Editorial Cartoon by Graeme MacKay, The Hamilton Spectator – Friday May 13, 2022
Pierre Poilievre’s inflation disinformation
For every serious, stubborn and complicated problem, there’s an ambitious politician peddling a bogus plan to fix it. And if you need any proof, just listen to Pierre Poilievre’s simplistic explanation for runaway inflation, and then his troubling proposal for saving the economy. The narrative being spun by this federal Conservative leadership hopeful is that the Bank of Canada’s leadership is “financially illiterate” and its incompetence punished the country with the worst inflation in three decades. As prime minister, he would sort the bank out, pronto. And to make sure that happens, he announced at a leadership debate Wednesday that if he forms the government, he would fire Bank of Canada governor Tiff Macklem.
This is a dangerous idea based on a tissue of misinformation but likely to be popular in these angry times, when so many people get their information from Twitter and are ready to believe Poilievre’s claim that Canada’s out-of-touch “elites” have betrayed ordinary Canadians. And, presumably, who could be more elite than the people running the Bank of Canada? Poilievre claims the country’s rapidly rising consumer prices are the result of the central bank purchasing hundreds of billions of federal government bonds during the pandemic. That, in Poilievre’s parallel universe, is why Canadians are now spending two-plus dollars a litre to fill up their cars, eating macaroni instead of steak for dinner and agonizing over whether they can make next month’s mortgage payment.
The trouble with Poilievre’s assessment is that the Bank of Canada and most professional economists reject it hands down. In fact, former Bank of Canada governor David Dodge said in a nationwide CTV public affairs program on Sunday that Poilievre’s criticisms of the central bank are “bull**** to be blunt.” It’s unusual to hear a person of Dodge’s stature use this kind of language in this kind of forum. But in this case, the shoe fits.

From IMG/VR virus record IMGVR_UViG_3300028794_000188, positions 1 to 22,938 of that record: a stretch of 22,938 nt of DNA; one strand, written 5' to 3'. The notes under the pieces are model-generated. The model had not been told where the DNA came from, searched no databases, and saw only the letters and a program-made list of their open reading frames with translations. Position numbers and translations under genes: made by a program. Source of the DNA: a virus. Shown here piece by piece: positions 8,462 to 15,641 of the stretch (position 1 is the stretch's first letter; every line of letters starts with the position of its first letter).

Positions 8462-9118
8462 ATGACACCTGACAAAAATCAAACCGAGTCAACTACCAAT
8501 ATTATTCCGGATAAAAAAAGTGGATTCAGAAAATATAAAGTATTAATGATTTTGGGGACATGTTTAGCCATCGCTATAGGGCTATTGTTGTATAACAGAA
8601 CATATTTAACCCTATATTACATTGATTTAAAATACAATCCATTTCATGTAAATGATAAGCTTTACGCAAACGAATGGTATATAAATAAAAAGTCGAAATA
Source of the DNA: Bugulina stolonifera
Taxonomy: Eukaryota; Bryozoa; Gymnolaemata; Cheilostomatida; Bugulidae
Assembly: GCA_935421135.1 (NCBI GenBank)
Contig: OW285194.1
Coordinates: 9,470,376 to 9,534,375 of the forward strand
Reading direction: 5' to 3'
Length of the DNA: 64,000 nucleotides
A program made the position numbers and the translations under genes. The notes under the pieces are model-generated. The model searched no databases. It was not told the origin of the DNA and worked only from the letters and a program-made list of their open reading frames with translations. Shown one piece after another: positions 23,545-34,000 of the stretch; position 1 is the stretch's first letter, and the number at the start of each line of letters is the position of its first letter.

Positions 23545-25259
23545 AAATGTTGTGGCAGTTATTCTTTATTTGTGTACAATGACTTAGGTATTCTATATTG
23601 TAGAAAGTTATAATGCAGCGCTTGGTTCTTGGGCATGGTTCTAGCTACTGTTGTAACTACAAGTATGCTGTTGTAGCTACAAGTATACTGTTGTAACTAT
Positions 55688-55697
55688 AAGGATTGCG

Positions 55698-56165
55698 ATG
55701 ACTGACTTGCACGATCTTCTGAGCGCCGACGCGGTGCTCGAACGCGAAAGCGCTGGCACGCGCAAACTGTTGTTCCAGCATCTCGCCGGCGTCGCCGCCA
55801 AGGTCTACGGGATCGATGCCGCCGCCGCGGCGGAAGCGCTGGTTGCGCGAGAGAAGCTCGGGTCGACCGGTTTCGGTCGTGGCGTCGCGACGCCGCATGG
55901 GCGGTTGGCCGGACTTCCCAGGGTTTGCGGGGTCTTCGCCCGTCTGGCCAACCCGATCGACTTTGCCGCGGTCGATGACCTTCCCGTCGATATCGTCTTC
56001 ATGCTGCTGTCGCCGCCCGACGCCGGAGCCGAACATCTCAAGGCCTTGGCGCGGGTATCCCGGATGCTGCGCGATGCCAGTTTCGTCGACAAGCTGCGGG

Go back two years, to when the COVID-19 pandemic was shaking Canada and the world to their core. Widespread lockdowns, entire economic sectors paralyzed, supply chains ruptured, economies sunk in recession: It was an existential economic crisis on top of the worst global health crisis in a century and there were well-founded fears of a global depression. And into this breach stepped this country’s federal government and its central bank, action mirrored by other countries around the world. The timely intervention by Canada’s central bank and Ottawa kept the country afloat economically, averting nationwide panic that people would lose their homes, businesses and livelihoods.
Reasonable people have asked if the government and central bank went too far in their interventions. Such questions deserve fair, informed answers. In addition, a case can be made that the Bank of Canada last year mistakenly dismissed the rising inflation rate as a temporary phenomenon and, consequently, waited too long to start raising interest rates to put the brakes on it. But none of that should make Canadians forget that, overall, they owe a vote of thanks to the central bank for how it shepherded them through the pandemic. Nor should they overlook the fact that most of the world, not just their part of it, is wrestling with an inflation giant today. Just as we seemed to be escaping the pandemic, a COVID-19 surge hammered China’s economy — the second biggest in the world. That continued to disrupt supply chains even as Russia’s unprovoked invasion of Ukraine is causing havoc with global oil and food prices — and driving up the cost of living.
Not that this matters to Poilievre. He has compounded his misdiagnosis of our inflationary ills by prescribing the wrong medicine for them. His plans for a new audit of the central bank, even though it is already audited, and to replace its governor would amount to serious overreach by a federal government. Just like our courts, the Bank of Canada must be independent of politicians and seen as independent. Sometimes the central bank must make unpopular calls as it tries to control inflation and maintain the dollar’s purchasing power. Politicians might be more worried about being re-elected than by the central bank’s priorities and mandates. But after a government appoints a Bank of Canada governor every seven years and sets monetary policy every five years, it should keep clear of the bank’s daily operations.
Were Poilievre to get his way, he’d undermine the independence and credibility of the central bank, thereby shaking the confidence of investors looking at Canada as a place to put their money. Whatever Poilievre’s selling, Canadians shouldn’t buy it. (Hamilton Spectator Editorial)